(White name), I give you a purse. This purse will always say to you that the money you gain from your labor must be wisely kept. The wise man saves his money, so that when the sun does not smile and the grass does not grow, he will not starve.
I give into your hands the flag of your country. This is the only flag you have ever had or ever will have. It is the flag of freedom, the flag of free men, the flag of a hundred million free men and women of whom you are now one. That flag has a request for you, (White name); that you take it into your hands and repeat these words:
“For as much as the President has said that I am worthy to be a citizen of the United States, I now promise to this flag that I will give my hands, my head, and my heart to the doing of all that will make me a true American citizen.”
And now beneath this flag I place upon your breast the emblem of citizenship. Wear this badge of honor always; and may the eagle that is on it never see you do aught of which the flag will not be proud.
Obtaining American citizenship through the allotment process changed slightly as the result of amendments to the General Allotment Act inserted in 1906. The Burke Act amendments postponed the granting of citizenship until after a patent in fee simple had been issued to the affected Indian. This was intended to delay the granting of citizenship until after the end of the twenty-five-year trust period on allotments. However, the Burke Act also allowed for that time period to be shortened upon the Secretary's determination that an Indian was “competent” to manage his own affairs.
Depending upon one's perspective, the Allotment Policy was either an abysmal failure or a wild success. On the one hand, the social reformers greatly underestimated the magnitude of their “Indian problem.” Rather than improving the lives of individual Indians, the Allotment Act actually made their condition worse. Vested with their land allotment, Indians did not quickly assimilate to the agrarian lifestyle as had been hoped. Oftentimes this was due to the poor quality of the land that they had been allotted (the better quality “surplus” lands were reserved for sale to Whites) or the inability to manage the business of agriculture. As a result, the human condition of Indian people was dramatically diminished by allotment.
On the other hand, the Allotment Policy was a “success” because it divested Indians of their land. Indians easily lost their allotments at the end of the trust period. Absent good credit, many were forced at some point to pledge their allotment to obtain loans. When the mortgagor invariably defaulted, the bank took title to the allotment, which was relieved of the trust period after twenty-five years, and sold at auction to Whites. While it is not known whether this was part of the original allotment plan, through the foreclosure process and the outright sale of the surplus lands, two-thirds of all Indian lands held in 1887--87 million acres--were lost to Whites by 1934.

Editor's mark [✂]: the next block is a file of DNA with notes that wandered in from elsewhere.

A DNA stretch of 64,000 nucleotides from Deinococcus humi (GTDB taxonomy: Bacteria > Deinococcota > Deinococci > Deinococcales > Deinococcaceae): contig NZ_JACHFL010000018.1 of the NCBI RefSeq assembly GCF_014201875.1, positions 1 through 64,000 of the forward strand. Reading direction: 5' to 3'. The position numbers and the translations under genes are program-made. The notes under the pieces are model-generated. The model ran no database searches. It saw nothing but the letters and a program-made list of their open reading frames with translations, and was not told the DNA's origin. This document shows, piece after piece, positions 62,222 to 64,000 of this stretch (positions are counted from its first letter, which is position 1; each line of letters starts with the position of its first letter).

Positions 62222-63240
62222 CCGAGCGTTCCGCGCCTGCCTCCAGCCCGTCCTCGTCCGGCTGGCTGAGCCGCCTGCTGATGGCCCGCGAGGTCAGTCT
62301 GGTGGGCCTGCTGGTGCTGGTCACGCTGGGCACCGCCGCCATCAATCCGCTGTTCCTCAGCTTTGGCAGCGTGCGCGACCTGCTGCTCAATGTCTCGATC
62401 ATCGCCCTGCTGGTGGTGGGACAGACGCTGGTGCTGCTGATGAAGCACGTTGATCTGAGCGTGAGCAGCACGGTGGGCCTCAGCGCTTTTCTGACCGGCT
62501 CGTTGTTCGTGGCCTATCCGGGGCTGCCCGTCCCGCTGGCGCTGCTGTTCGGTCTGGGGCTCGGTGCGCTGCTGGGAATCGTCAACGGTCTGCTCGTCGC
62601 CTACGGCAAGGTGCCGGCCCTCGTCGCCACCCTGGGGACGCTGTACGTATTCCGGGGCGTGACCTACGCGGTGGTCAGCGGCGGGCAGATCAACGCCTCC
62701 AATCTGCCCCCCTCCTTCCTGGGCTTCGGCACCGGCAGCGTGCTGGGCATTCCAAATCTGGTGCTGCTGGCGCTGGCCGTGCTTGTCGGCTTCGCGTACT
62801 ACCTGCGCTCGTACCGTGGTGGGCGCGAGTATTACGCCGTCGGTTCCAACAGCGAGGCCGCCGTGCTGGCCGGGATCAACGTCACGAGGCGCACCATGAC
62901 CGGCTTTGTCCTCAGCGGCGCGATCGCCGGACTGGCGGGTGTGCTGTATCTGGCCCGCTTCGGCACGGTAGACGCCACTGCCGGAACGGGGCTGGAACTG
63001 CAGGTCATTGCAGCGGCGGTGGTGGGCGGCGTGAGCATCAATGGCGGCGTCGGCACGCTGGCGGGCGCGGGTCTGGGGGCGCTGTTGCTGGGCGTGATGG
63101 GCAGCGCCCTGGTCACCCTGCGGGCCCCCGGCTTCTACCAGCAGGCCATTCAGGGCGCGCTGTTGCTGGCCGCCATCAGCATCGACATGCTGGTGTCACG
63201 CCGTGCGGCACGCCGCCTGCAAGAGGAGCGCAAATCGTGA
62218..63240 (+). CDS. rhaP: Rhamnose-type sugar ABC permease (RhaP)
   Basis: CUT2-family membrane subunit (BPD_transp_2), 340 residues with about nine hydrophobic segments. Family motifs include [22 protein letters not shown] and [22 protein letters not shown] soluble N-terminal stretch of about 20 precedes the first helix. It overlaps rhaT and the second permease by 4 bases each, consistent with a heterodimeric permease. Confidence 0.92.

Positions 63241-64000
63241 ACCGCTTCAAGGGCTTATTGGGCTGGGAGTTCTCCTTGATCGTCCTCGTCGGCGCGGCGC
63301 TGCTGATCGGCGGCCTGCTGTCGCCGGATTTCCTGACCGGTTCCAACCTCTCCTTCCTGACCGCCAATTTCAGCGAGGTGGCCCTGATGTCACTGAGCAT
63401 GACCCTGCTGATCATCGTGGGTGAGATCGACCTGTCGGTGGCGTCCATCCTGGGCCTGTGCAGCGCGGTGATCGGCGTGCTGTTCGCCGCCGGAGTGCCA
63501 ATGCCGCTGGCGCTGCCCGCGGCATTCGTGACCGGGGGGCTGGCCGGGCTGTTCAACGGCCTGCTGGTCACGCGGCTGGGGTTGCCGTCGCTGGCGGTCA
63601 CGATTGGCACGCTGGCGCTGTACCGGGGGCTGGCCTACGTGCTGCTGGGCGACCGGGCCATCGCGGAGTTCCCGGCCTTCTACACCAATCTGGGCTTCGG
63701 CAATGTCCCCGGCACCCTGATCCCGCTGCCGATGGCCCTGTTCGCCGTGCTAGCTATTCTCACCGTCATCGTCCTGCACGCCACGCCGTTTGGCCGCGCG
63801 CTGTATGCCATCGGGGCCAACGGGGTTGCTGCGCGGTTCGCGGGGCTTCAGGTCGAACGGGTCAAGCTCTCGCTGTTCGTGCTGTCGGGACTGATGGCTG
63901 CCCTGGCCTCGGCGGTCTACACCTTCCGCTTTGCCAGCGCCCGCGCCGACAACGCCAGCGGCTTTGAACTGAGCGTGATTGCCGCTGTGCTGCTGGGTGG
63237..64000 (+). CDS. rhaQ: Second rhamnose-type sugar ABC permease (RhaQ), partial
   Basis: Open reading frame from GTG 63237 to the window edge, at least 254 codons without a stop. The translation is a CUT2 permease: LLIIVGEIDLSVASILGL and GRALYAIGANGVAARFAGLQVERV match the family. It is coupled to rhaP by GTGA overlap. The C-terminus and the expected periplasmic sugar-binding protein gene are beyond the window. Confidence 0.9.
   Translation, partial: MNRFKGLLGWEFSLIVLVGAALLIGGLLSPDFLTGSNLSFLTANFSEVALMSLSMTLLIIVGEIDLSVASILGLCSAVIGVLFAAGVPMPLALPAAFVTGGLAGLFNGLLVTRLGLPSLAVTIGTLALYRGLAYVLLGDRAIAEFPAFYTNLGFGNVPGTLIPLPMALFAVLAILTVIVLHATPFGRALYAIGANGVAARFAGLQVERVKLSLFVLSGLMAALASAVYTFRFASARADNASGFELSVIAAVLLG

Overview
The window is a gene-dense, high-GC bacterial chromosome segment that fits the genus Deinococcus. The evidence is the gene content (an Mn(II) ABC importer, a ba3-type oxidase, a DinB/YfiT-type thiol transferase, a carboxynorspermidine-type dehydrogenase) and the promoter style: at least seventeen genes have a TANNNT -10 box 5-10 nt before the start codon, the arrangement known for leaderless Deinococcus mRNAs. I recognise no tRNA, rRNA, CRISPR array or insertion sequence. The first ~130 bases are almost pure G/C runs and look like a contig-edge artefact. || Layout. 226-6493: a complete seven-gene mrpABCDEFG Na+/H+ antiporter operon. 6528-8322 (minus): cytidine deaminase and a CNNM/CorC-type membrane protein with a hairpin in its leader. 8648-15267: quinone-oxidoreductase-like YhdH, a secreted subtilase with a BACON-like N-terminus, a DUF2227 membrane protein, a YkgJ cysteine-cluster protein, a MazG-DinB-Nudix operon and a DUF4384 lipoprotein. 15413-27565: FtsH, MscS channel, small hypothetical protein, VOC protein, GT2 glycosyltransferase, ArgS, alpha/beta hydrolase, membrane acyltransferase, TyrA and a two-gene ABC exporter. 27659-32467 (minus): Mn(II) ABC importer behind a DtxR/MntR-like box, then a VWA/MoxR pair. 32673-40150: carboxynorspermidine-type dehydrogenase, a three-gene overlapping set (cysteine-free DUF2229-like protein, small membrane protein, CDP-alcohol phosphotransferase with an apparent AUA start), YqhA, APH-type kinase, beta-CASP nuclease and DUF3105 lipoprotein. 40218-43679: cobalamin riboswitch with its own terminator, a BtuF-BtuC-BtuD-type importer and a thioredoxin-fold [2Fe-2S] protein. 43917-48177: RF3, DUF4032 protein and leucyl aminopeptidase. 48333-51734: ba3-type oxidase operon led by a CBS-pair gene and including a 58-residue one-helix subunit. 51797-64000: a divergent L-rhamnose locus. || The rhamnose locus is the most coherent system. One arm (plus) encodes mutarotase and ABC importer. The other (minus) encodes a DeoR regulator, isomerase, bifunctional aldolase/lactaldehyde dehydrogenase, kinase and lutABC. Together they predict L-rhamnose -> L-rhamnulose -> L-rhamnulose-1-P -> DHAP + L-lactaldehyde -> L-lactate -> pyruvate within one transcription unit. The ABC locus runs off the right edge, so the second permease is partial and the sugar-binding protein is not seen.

While Congress eventually was pressured to accept that the Allotment Policy was a failure for the Indians, the change in policy that it brought about clearly had long-term effects. Certainly the transferring of large quantities of Indian land to non-Indians made possible further American colonial expansion in the West. In addition, the way in which the land was taken greatly promoted the assimilating purpose that was intended. For example, the irregular distribution of land to non-Indians made many reservations look like “checkerboards,” a condition that has continued to the present day. Thus, Gates' original plan of promoting the “wise intermingling of the right kind of civilized men with the Indians” actually was achieved. Both this “intermingling” and the allotment of land itself contributed to the breakup of tribal life and the rise of individualism amongst Indians living in such territories. In fact, some Indians have so assimilated the colonizing nation's property values that they have thwarted modern efforts by Congress to remedy the checkerboarding problem that would directly benefit their tribal nation.
Thus, while it was not readily obvious to federal policymakers at the time, the Allotment Policy successfully implemented the Indian “civilization” agenda. These “successes” occurred primarily through the government and missionary sponsored boarding schools that were established. With such captive young audiences (literally), these schools were able to effectuate both the conversion of Indians to Christianity and indoctrination in the American way of life. Indeed, federal Indian agents were told that “[t]he great purpose which the Government has in view in providing an ample system of common school education for all Indian youth of school age, is the preparation of them for American citizenship.” To maximize success in this endeavor, these agents were instructed to tell teachers in the Indian schools to “carefully avoid any unnecessary reference to the fact that [their students were] Indians.”
The adoption of the Allotment Policy also had the permanent effect of changing the debate surrounding the issue of granting American citizenship to all Indians. Once the Policy was adopted, it was no longer the case that federal policymakers believed that a distinct Indigenous existence should be preserved. Instead, it was generally accepted that the Indian population should be absorbed into American society. Senator Orville Platt accurately described the future of federal Indian policy in 1892 when he said that “[o]ur whole policy in dealing with the Indian has changed. It is now the purpose of the government to wipe out the line of political distinction between the Indian citizens and other citizens of the Republic.”